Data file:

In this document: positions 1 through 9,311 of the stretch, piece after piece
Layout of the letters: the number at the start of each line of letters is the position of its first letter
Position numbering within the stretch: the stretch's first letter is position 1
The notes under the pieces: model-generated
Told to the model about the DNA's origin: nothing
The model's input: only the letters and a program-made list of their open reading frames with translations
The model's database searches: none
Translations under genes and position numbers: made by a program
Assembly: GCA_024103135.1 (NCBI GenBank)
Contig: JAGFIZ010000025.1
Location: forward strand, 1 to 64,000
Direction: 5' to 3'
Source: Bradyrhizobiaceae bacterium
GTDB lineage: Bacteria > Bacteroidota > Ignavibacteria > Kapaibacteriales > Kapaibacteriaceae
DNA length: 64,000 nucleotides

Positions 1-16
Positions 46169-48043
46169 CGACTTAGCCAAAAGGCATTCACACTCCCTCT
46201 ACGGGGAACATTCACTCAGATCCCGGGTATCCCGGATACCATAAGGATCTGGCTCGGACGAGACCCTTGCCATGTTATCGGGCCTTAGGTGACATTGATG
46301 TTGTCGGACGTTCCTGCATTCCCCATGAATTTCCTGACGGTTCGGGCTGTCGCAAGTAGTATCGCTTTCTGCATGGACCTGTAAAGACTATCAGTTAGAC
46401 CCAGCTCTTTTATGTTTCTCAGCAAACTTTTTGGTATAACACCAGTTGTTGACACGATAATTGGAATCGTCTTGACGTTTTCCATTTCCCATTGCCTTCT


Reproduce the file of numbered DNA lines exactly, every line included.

In this document: positions 1 through 9,311 of the stretch, piece after piece
Layout of the letters: the number at the start of each line of letters is the position of its first letter
Position numbering within the stretch: the stretch's first letter is position 1
The notes under the pieces: model-generated
Told to the model about the DNA's origin: nothing
The model's input: only the letters and a program-made list of their open reading frames with translations
The model's database searches: none
Translations under genes and position numbers: made by a program
Assembly: GCA_024103135.1 (NCBI GenBank)
Contig: JAGFIZ010000025.1
Location: forward strand, 1 to 64,000
Direction: 5' to 3'
Source: Bradyrhizobiaceae bacterium
GTDB lineage: Bacteria > Bacteroidota > Ignavibacteria > Kapaibacteriales > Kapaibacteriaceae
DNA length: 64,000 nucleotides

Positions 1-16
Positions 46169-48043
46169 CGACTTAGCCAAAAGGCATTCACACTCCCTCT
46201 ACGGGGAACATTCACTCAGATCCCGGGTATCCCGGATACCATAAGGATCTGGCTCGGACGAGACCCTTGCCATGTTATCGGGCCTTAGGTGACATTGATG
46301 TTGTCGGACGTTCCTGCATTCCCCATGAATTTCCTGACGGTTCGGGCTGTCGCAAGTAGTATCGCTTTCTGCATGGACCTGTAAAGACTATCAGTTAGAC
46401 CCAGCTCTTTTATGTTTCTCAGCAAACTTTTTGGTATAACACCAGTTGTTGACACGATAATTGGAATCGTCTTGACGTTTTCCATTTCCCATTGCCTTCT